Investigation of Lithium Distribution in the Rat Brain ex vivo using Lithium-7 Magnetic Resonance Imaging at 17 Tesla
Anne-Sophie Hanak1, Jacques Andrew Stout2, Lucie Chevillard1, Boucif Djemaï2, Patricia Risède1, Michel Luong2, Eric Giacomini2, Joel Poupon3, David André Barrière2,4, Frank Bellivier1,5, Bruno Mégarbane1,5, and Fawzi Boumezbeur2

1INSERM UMR-S 1144, Universités Paris-Descartes & Paris-Diderot, Paris, France, 2Neurospin, CEA, Université Paris-Saclay, Gif-sur-Yvette, France, 3APHP, GH Saint-Louis-Lariboisière-Fernand Widal, Laboratoire de Toxicologie biologique, Paris, France, 4Inserm UMR-S 894, Université Paris-Descartes, Paris, France, 5APHP, GH Saint-Louis-Lariboisière-Fernand Widal, Réanimation Médicale et Toxicologique, Paris, France


Lithium (Li) is the first-line mood stabilizer to treat bipolar disorder patients. However, its mechanisms of action and transport across the blood-brain barrier remain poorly understood. In this study, we aimed at mapping ex vivo the cerebral Li distribution of rats treated for 28 days with Li2CO3 using 7Li-MRI at 17.2 Tesla. Using a phantom replacement approach, MRI-derived Li concentrations were calculated and validated by comparison to inductively coupled plasma-mass spectrometry (ICP-MS) measurements. Lithium distributions were uneven (normalized lithium content ranging from 0.7 to 1.4) and symmetrical with consistently lower concentrations in the metencephalon and higher ones in the cortex.


Lithium (Li) is the first-line mood stabilizer to treat bipolar disorder patients [1]. However, its mechanisms of action and transport across the blood-brain barrier remain poorly understood. Lithium-7 magnetic resonance imaging (7Li-MRI) provides a non-invasive method to determine brain Li concentrations and regional distribution [2-6]. In this study, we aimed to map ex vivo the cerebral Li distribution of rats using 7Li-MRI at 17.2 Tesla. Using a phantom replacement approach, MRI-derived Li concentrations were calculated and validated by comparison to inductively coupled plasma-mass spectrometry (ICP-MS) measurements [7].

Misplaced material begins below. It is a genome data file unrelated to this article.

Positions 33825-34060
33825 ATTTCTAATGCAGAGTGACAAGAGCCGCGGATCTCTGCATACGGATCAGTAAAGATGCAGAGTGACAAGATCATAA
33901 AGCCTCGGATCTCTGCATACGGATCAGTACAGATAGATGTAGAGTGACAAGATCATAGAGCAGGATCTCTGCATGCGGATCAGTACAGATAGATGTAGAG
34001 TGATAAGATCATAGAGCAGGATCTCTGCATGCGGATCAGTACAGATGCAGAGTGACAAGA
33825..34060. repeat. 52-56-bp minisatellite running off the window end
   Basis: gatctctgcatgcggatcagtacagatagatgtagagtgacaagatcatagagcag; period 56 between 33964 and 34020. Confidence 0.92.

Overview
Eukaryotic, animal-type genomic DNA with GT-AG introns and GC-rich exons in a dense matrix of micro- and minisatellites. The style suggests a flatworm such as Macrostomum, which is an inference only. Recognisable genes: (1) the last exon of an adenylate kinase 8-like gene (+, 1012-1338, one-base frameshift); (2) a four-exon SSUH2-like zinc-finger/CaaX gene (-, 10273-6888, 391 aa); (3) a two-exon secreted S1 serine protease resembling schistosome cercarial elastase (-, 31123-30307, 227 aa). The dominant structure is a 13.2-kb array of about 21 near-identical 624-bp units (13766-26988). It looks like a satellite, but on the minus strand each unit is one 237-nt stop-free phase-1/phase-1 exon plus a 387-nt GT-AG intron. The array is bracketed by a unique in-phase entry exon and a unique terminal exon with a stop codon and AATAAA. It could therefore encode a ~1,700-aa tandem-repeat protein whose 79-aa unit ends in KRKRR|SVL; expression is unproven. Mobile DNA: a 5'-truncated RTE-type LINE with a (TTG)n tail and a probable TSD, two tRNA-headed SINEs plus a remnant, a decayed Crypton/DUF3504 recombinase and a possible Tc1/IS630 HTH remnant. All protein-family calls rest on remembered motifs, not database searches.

Ten adult male rats (Janvier Labs, France) were treated for 28 days with Li2CO3 diluted in tap water (800 or 1200 mg/L solutions) in order to reach plasma Li levels in the human therapeutic range [7]. On day 28, rats were anesthetized using isoflurane to draw blood samples, exsanguinated, and then brain fixation was performed with 4% paraformaldehyde (PFA). The rats were decapitated and their heads immersed in a 50mL Falcon tube filled with Fluorinert FC40 (3M Electronic Liquids, USA) prior to NMR acquisitions.

Later, the brains were extracted from the skull and sectioned into six different regions of interest (ROI): the olfactory bulb, frontal cortex, parieto-occipital cortex, diencephalon cerebellum, and brainstem. These brain samples were dissolved in nitric acid and Li content measured using inductively coupled plasma-mass spectrometry (ICP-MS) and compared to MRI results.Li-NMR data were acquired with a horizontal 17.2 T MRI scanner (Bruker, Germany) using a home-made dual-resonance 1H/7Li surface coil.

After acquisition of a 3D T2*-weighted anatomical image and a few non-localized free induction decay (FID) 7Li spectra for RF power calibration, a 3D Turbo-Spin-Echo 7Li image was acquired (TE/TR = 12/4000 ms, inter-echo = 12 ms, turbo-factor = 8, resolution 2x2x4 mm3, 1024 averages) for 36 hours.